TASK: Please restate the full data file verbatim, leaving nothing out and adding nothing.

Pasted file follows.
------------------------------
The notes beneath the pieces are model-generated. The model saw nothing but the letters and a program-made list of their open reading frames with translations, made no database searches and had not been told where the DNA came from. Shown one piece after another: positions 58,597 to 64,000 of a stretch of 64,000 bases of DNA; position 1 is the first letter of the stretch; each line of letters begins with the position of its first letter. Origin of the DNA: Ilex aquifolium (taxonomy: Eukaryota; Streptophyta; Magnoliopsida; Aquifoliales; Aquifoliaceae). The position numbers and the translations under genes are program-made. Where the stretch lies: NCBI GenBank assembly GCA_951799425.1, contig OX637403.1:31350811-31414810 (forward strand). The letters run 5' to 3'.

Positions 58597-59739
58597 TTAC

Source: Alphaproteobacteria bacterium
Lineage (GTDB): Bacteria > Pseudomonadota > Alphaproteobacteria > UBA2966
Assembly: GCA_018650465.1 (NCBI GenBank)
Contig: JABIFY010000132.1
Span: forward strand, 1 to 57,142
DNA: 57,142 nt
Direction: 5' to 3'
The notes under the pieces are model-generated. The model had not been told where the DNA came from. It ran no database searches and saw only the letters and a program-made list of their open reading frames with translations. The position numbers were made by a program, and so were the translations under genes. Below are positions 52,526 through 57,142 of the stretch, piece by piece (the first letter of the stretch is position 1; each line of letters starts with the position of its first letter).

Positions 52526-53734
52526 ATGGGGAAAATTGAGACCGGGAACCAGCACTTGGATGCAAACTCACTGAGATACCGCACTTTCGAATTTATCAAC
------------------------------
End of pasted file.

The notes beneath the pieces are model-generated. The model saw nothing but the letters and a program-made list of their open reading frames with translations, made no database searches and had not been told where the DNA came from. Shown one piece after another: positions 58,597 to 64,000 of a stretch of 64,000 bases of DNA; position 1 is the first letter of the stretch; each line of letters begins with the position of its first letter. Origin of the DNA: Ilex aquifolium (taxonomy: Eukaryota; Streptophyta; Magnoliopsida; Aquifoliales; Aquifoliaceae). The position numbers and the translations under genes are program-made. Where the stretch lies: NCBI GenBank assembly GCA_951799425.1, contig OX637403.1:31350811-31414810 (forward strand). The letters run 5' to 3'.

Positions 58597-59739
58597 TTAC

Source: Alphaproteobacteria bacterium
Lineage (GTDB): Bacteria > Pseudomonadota > Alphaproteobacteria > UBA2966
Assembly: GCA_018650465.1 (NCBI GenBank)
Contig: JABIFY010000132.1
Span: forward strand, 1 to 57,142
DNA: 57,142 nt
Direction: 5' to 3'
The notes under the pieces are model-generated. The model had not been told where the DNA came from. It ran no database searches and saw only the letters and a program-made list of their open reading frames with translations. The position numbers were made by a program, and so were the translations under genes. Below are positions 52,526 through 57,142 of the stretch, piece by piece (the first letter of the stretch is position 1; each line of letters starts with the position of its first letter).

Positions 52526-53734
52526 ATGGGGAAAATTGAGACCGGGAACCAGCACTTGGATGCAAACTCACTGAGATACCGCACTTTCGAATTTATCAAC